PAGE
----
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Turning industrial waste into poultry fodder

Proteins retrieved from yeast produced in the production of bioethanol from fermented cereals can be repurposed to be used in poultry feed.

Researchers led by Dr Emily Burton, from Nottingham Trent University, have come up with a way to separate the protein from the waste yeast and showed that it contains nutrients that are easily digestible by chickens.

This patented process could provide a cost-competitive alternative to soya-based protein and other feed given to broilers.

While the process has already been taken up in the United States, which is using it alongside bioethanol production, experts believe the system could lead to global production of 3 million tonnes of protein being derived from waste matter.

Supported financially by AB Agri, the agricultural division of Associated British Foods and the Engineering and Physical Sciences Research Council through an Industrial CASE studentship award, the funding allowed Dr Burton to build a small, simple poultry research facility.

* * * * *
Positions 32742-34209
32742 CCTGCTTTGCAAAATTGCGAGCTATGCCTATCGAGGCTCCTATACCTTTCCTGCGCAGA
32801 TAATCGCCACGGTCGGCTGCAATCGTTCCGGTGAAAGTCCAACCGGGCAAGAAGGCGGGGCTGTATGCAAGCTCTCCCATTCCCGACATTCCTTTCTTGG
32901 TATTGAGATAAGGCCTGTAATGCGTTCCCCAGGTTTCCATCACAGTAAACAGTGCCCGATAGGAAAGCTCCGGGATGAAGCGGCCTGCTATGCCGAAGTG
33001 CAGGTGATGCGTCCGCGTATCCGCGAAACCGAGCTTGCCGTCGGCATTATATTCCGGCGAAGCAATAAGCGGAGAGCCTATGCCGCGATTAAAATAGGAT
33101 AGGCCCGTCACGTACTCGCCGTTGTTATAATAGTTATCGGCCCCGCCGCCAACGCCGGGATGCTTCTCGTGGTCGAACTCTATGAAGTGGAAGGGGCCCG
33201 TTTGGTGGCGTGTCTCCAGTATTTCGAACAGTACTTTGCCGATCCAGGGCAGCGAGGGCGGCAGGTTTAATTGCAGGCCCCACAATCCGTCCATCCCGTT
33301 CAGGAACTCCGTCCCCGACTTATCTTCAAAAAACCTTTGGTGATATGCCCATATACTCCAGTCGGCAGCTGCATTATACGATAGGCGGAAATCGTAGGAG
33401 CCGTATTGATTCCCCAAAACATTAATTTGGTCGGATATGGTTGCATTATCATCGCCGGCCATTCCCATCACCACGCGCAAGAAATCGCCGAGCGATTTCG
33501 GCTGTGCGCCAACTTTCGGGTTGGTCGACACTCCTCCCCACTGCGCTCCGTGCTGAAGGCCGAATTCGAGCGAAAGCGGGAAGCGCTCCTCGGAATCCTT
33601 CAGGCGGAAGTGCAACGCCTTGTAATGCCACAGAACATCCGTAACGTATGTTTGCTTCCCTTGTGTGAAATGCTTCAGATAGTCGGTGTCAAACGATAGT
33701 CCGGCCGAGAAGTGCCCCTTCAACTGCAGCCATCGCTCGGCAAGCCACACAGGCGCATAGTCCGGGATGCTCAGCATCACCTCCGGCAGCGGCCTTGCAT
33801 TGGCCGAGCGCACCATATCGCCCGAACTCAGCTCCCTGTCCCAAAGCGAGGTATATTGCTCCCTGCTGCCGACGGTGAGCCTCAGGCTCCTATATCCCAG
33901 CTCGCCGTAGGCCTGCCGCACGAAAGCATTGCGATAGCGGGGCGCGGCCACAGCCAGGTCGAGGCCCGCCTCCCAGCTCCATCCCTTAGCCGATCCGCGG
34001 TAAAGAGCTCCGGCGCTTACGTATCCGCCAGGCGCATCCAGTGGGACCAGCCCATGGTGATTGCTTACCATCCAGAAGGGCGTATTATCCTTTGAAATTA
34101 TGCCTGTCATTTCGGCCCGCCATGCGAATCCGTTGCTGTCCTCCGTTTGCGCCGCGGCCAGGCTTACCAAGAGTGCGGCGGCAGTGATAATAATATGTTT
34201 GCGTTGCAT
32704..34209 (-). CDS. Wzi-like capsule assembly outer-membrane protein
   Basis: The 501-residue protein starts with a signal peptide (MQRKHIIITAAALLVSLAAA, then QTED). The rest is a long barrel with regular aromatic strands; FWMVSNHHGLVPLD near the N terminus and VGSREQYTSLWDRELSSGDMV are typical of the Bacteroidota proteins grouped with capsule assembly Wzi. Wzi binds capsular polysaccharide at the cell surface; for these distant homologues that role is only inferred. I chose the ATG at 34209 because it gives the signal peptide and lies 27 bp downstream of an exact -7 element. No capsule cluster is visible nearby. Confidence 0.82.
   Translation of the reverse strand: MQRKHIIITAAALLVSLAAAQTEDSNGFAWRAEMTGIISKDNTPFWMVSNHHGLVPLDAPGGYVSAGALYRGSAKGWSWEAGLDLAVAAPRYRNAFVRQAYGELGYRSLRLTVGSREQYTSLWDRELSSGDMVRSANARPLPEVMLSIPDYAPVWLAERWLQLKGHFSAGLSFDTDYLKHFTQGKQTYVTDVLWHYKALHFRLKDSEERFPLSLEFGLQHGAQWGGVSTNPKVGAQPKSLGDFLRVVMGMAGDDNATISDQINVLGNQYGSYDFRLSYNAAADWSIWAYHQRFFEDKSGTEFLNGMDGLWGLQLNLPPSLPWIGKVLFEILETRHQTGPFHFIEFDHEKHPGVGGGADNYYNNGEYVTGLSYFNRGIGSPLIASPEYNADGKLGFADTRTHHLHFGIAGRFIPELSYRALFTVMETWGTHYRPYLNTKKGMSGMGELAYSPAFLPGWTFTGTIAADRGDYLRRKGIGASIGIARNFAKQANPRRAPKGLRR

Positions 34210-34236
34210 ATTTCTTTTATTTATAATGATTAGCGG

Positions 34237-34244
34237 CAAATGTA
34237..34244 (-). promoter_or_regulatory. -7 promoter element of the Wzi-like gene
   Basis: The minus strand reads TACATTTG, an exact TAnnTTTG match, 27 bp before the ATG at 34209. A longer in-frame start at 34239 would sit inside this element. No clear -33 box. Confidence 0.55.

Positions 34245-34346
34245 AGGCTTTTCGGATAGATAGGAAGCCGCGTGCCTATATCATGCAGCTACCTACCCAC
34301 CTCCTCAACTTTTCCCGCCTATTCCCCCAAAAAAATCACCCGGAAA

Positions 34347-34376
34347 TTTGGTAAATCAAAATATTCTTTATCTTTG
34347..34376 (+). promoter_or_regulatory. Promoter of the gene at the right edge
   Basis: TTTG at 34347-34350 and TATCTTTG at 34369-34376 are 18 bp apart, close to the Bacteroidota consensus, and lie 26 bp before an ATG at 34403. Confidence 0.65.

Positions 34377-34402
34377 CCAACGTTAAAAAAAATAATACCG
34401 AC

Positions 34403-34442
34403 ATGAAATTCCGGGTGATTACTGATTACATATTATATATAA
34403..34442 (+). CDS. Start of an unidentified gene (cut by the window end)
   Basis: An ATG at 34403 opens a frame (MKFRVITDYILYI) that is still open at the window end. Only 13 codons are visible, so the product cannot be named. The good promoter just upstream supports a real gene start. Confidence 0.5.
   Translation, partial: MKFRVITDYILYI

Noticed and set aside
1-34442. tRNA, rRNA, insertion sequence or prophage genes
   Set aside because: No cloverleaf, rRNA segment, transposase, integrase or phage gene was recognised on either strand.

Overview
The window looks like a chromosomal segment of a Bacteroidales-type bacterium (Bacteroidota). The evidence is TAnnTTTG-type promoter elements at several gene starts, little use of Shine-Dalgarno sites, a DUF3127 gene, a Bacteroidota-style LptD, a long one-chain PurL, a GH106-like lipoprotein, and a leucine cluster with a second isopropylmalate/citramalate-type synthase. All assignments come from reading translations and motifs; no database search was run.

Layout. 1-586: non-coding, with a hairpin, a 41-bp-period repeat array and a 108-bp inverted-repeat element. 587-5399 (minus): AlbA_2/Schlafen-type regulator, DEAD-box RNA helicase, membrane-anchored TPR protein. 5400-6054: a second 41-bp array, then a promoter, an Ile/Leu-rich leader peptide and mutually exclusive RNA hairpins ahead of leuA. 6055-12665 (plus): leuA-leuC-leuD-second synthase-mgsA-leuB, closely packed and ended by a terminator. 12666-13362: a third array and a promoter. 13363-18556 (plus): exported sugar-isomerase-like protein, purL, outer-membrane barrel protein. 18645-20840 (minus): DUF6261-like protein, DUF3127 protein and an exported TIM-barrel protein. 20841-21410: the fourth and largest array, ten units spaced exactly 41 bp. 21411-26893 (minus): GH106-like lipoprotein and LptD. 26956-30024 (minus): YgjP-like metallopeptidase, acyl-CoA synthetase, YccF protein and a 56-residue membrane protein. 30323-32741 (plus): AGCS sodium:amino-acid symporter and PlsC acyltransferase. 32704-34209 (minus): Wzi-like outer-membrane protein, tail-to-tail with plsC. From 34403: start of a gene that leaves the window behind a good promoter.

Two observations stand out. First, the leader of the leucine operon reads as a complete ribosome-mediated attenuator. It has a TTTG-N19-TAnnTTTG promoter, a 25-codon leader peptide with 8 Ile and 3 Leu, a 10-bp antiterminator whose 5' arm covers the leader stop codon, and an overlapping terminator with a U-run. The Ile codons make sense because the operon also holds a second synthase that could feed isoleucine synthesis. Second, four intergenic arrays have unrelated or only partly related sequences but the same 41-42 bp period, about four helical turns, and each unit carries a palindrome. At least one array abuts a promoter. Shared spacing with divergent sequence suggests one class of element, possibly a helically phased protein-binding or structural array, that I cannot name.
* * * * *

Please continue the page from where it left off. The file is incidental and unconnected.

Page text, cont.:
Dr Burton said: “I’ve always had a close relationship with industry. This allows me and my team to really understand the problems and challenges companies face, so we try to direct research projects to focus on problem-solving.”

The establishment of the facility has led to a burgeoning programme of activities and a Knowledge Transfer Partnership with Plymouth University, enabling the team to demonstrate that the protein could also be fed to fish, such as farmed salmon.

Dr Pete Williams, of AB Agri, said the liquid protein extracted during the process has essentially become the most valuable component, more so than the bioethanol.

“Our story is similar to that of the soya bean, which was originally processed to produce oil but is now grown for the meal. The key is that our bioprocessed meal will be produced from non-GM English wheat crop and will replace imported soya bean meal.”

In parallel with the EPSRC funding, the Nottingham Trent researchers were also given a Biotechnology and Biological Sciences Research Council (BBSRC) grant, which enabled PhD student Harriet Lea to work with animal health company Alltech UK3 to establish the mode of action of a prebiotic chicken food supplement.

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